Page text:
A mysterious pond in Kakamega rainforest, Kenya

“We don’t get many visitors here. When people come to Kenya, they just want to see the big animals. They all go to safaris. But for me, the rainforest is much more interesting. I’ve been a guide here for almost 30 years. If more people visited, we would have more funds for preservation. We already lost so much rainforest. This is now the ONLY tropical rainforest in Kenya.” Words from our amazing guide, Solomon.

The rainforest was beyond fascinating. Solomon knew the names (Both the scientific name and the common name!! And he spelled out the scientific names for me so I could note them down) of EVERY SINGLE TREE we saw. There was Trichilia emetica, the bark of which locals use to treat stomach issues and gonorrhea. There was Croton macrostachyus, which is traditionally used to treat Typhoid. There was Yucca, the most common plant in the forest, the roots of which are SO good at water absorption that, according to Solomon, they’re the reason the rainforest doesn’t have mosquitoes (because the water is always uptaken too quickly after rainfall for mosquitoes to hatch)! Can confirm, no bites! And there were many, many more…

But of course, this is a microcosmos post. At the end of our hike, I asked: “What’s covering that little pond over there?”

And it was the one question Solomon didn’t know the answer to, because “it doesn’t look like the type of algae we typically get here”.

We decided to make use of our empty water bottle to take a small sample from this mysterious pond. Correct us if we’re wrong, but we think Solomon answered the one question he thought he couldn’t answer, correctly! It looks like the green stuff is watermeal, not algae~ And, even without our Foldscope, we could see that the pond water is teeming with life!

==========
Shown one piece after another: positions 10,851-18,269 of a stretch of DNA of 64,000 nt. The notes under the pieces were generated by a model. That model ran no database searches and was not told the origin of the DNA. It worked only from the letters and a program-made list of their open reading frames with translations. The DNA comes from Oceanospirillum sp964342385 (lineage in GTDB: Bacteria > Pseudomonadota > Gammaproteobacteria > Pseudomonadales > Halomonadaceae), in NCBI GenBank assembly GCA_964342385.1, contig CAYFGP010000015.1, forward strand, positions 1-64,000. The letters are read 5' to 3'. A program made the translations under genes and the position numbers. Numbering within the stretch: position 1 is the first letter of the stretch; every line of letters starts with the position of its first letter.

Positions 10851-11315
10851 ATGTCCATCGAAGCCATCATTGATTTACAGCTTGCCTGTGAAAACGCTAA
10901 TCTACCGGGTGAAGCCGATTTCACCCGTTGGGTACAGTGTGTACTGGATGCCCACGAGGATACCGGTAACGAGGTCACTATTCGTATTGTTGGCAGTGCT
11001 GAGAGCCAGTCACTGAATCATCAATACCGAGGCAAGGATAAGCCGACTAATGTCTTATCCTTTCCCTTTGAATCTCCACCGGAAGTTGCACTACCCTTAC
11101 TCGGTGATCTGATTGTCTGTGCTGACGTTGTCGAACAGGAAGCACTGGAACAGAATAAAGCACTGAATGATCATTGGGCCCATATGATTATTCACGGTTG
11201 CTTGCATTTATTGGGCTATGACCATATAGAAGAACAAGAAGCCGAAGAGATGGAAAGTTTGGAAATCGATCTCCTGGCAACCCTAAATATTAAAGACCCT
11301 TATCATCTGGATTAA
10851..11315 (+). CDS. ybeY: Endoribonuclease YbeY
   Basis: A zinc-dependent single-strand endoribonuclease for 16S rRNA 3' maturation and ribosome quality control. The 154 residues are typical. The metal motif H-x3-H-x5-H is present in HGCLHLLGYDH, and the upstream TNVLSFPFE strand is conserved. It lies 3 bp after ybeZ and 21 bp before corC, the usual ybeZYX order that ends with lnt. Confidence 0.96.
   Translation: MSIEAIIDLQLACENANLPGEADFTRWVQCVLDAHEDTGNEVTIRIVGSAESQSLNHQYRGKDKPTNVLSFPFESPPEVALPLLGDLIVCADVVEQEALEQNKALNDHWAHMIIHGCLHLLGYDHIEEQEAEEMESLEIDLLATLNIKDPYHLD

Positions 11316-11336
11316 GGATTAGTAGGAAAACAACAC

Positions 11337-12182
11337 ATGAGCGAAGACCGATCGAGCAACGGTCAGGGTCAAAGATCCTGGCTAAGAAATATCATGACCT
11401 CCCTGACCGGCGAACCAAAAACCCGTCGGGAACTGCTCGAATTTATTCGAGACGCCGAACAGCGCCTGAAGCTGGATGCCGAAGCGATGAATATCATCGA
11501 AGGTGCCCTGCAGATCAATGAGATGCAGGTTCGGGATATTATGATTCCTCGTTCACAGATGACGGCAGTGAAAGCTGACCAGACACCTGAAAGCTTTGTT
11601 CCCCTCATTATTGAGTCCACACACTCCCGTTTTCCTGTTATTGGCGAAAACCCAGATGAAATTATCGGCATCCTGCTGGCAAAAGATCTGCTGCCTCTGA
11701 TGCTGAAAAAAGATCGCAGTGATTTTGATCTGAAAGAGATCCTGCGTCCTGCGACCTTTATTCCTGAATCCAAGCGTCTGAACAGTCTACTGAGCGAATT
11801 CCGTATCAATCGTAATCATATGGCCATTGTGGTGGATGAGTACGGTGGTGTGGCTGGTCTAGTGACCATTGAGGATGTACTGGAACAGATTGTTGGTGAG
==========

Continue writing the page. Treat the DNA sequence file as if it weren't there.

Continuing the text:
We put a drop of the water under the Foldscope, and it is indeed teeming with life. Neither I nor Ezekiel are very experienced with species identification, but from the first video, we concluded the micro-organisms really enjoy making a good meal out of the watermeal, and from the second video we’re guessing that we’re seeing a large nematode? and perhaps some flatworms/large ciliates?

I agree with Solomon. Rainforests and all the wonders it houses – from the famous 800 year old GIANT Olea capensis to these cute little organisms whose names are, for the time being, unknown to our little group – are much more interesting. 🙂


Wikipedia page for Kakamega: https://en.wikipedia.org/wiki/Kakamega_Forest

2 Comments Add yours

  1. laksiyer says:

    Jambo. Wow. I am so excited to read this. My early childhood was spent in neighboring Uganda. Would give anything to go back in time with a foldscope. The quality of the videos are exquisite. Here’s a running commentary, pardon errors. The first ciliate looks like a Euplotes, which comes up again in 32 seconds. Love how it walks on its feet. Then there is the flatworm trying to squeeze its way out. At 1:20 is a great favorite, Paramecium bursaria. If you just leave this pond water in a bottle, in a few months this ciliate will overgrow the rest. I noticed there are a couple of them already. It carries its own food in the chlorella it has ingested. There is a small ciliate that looks like Tetrahymena but needs better clarity. At 2:41 is the posterchild of ciliates, Paramecium. Normally these are really rapid but this one is stuck. The focus is so good that you can also see some bacteria around it. Love the dance of the Euplotes.

    Nilifurahiya sana kutazama hii.

  2. Manu Prakash says:

    @Laks – you beat me to it.. incredible footage of Euplotes just walking around. I think the big surface they are walking on – and what covers the pond green on the surface is “floating duck weed”.. these are incredible floating plants that live on the air-water interface and remain floating the entire time.

    @ilikeCookie: what a fantastic documentation – I hope you left some foldscope with the guide and train him/her on recording and sharing findings on his/her walks.

    So looking forward to reading more posts from Kenya! Keep exploring.


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